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Poll: Obama Approval at 57 Percent, Highest Since bin Laden's Death Poll: Obama Approval at 57 Percent, Highest Since bin Laden's Death

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White House

Poll: Obama Approval at 57 Percent, Highest Since bin Laden's Death

Despite increasing pessimism about the economy, President Obama’s approval rating has risen to its highest level since the killing of Osama bin Laden in May 2011, according to an Associated Press poll released on Friday.

The president’s 57 percent approval rating, up 5 percentage points from October, may give him further leverage in ongoing fiscal-cliff negotiations with Republicans, whom a majority of Americans feel would deserve the blame if negotiations fail, other recent polling shows. 


The AP poll shows the number of Americans who believe the economy will improve in the next year down from 52 percent in October to 40 percent now. And only 40 percent of Americans indicated a belief that Obama will reduce the deficit.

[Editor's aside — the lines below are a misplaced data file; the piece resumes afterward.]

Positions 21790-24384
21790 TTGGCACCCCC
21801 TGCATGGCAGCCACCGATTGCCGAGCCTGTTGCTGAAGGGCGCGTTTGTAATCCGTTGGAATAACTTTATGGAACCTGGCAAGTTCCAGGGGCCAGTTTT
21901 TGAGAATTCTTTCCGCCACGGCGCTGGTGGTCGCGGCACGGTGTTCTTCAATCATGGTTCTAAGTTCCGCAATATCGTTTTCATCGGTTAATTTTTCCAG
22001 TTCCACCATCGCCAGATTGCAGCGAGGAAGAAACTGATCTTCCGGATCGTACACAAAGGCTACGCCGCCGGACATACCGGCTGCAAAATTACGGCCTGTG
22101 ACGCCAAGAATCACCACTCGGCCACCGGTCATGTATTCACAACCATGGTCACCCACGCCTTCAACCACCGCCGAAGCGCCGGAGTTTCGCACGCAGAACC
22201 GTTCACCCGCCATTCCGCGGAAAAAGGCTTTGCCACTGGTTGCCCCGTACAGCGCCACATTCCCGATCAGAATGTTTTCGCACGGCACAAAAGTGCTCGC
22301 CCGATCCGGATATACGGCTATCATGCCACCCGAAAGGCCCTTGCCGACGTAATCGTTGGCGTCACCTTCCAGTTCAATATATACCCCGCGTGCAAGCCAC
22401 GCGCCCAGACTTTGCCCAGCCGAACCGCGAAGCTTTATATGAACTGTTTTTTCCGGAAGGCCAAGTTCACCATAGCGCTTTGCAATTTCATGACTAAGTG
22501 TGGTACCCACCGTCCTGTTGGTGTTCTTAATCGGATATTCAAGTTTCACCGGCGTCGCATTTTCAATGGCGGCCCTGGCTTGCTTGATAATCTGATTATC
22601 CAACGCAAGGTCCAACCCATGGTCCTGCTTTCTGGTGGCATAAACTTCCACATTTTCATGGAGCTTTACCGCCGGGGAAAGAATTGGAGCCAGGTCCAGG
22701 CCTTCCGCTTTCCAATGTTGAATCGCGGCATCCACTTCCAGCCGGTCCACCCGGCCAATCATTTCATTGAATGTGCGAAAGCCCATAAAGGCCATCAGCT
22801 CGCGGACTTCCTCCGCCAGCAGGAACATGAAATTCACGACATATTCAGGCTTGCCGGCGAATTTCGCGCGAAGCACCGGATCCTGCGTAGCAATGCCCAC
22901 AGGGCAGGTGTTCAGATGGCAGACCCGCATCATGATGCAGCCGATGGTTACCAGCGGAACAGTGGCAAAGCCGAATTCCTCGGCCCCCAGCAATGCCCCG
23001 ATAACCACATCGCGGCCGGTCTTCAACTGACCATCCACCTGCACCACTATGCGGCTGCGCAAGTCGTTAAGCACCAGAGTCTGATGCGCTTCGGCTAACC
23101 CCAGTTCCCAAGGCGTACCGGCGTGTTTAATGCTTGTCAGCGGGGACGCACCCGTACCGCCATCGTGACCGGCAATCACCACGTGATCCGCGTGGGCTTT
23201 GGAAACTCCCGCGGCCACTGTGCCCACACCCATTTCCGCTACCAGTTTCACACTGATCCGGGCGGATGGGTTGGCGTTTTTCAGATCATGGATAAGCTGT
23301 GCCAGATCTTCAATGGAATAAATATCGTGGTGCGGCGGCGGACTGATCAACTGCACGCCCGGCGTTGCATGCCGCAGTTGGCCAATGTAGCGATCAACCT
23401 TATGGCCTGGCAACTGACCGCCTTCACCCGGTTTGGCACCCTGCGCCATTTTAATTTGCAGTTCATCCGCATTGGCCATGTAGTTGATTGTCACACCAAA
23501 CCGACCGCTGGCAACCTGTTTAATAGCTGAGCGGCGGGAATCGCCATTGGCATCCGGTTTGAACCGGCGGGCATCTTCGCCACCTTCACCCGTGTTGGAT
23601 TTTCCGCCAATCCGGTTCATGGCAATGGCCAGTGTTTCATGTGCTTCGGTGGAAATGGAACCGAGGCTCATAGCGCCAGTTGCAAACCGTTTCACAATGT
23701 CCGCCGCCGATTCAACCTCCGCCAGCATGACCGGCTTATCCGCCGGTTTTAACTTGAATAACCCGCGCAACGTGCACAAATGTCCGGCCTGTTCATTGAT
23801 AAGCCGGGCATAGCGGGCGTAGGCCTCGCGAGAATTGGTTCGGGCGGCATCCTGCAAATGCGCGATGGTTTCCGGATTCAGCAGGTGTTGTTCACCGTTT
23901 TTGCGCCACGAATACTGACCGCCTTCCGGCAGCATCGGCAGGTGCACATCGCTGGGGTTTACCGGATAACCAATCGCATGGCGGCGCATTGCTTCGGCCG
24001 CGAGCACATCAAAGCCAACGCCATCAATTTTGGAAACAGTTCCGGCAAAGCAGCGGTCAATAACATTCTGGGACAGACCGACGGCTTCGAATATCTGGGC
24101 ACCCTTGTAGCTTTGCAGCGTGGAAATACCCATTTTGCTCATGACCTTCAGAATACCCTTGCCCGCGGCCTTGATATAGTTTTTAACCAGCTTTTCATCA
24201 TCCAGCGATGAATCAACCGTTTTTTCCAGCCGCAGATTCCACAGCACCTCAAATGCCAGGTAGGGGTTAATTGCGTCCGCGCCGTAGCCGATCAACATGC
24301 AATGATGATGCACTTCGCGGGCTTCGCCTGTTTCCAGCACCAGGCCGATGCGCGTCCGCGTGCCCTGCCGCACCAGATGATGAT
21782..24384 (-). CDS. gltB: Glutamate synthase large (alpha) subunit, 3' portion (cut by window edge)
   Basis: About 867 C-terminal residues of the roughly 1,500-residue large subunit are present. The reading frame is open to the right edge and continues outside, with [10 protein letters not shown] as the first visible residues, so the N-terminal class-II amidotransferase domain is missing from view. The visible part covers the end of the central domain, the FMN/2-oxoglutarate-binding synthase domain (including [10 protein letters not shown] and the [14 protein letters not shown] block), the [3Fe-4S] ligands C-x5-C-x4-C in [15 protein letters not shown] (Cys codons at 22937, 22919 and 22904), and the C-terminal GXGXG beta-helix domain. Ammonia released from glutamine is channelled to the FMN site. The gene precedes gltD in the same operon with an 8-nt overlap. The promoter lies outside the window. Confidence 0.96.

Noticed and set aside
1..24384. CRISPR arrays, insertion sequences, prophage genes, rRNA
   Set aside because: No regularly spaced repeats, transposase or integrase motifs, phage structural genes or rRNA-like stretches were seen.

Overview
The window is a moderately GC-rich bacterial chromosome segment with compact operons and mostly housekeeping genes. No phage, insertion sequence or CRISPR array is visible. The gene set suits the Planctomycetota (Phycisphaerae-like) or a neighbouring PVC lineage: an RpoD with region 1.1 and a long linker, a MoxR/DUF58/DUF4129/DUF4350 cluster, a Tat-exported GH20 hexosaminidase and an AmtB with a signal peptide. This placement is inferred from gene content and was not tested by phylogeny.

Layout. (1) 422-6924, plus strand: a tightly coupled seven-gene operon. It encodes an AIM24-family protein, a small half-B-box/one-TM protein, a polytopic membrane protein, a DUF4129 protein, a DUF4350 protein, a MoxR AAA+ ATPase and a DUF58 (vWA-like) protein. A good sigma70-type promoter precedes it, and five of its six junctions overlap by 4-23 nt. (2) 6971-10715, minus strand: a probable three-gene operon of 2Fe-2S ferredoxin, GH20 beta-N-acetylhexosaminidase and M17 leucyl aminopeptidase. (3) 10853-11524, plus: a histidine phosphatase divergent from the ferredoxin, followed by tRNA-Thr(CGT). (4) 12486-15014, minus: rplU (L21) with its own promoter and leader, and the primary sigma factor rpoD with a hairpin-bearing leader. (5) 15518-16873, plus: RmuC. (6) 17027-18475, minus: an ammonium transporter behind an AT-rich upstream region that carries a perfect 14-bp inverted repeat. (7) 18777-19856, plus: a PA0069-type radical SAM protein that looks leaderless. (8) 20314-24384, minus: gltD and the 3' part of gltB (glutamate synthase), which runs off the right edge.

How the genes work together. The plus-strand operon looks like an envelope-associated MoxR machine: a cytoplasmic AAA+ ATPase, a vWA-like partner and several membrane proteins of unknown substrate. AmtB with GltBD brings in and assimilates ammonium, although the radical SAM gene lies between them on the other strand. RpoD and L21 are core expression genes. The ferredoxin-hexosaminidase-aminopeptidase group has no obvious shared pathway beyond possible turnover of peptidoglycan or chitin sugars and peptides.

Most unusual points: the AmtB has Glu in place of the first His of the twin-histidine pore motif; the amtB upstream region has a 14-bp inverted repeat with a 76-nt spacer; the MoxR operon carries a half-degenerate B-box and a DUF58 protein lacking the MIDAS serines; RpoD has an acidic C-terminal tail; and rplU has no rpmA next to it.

Still, 45 percent said they trust the Democrats more on the economy, compared with 39 percent who said they trust Republicans more. Respondents trusted Democrats over Republicans by slim margins on both the budget and taxes. On Medicare, the margin was wider, with 51 percent of Americans saying they trust Democrats more, compared with 32 percent who trust Republicans.

Conservatives have criticized Obama’s decision to publicly campaign for his solution to the fiscal cliff, which includes raising marginal income tax rates on top earners, a move designed to build public pressure on congressional Republicans. But the tactic may be working. National Journal’s latest Political Insiders poll shows that Washington insiders believe that Democrats are winning the fiscal-cliff debate. And 61 percent of Americans favor letting Bush-era tax cuts on household income over $250,000 expire, according to the AP poll. 


Americans’ views on the direction of the country have remained essentially static since October, with 50 percent indicating the country is heading in the wrong direction and 42 percent saying it’s on the right track.

The poll surveyed 1,002 American adults from Nov. 29-Dec. 3. It carries a margin of error of plus or minus 3.9 percentage points.

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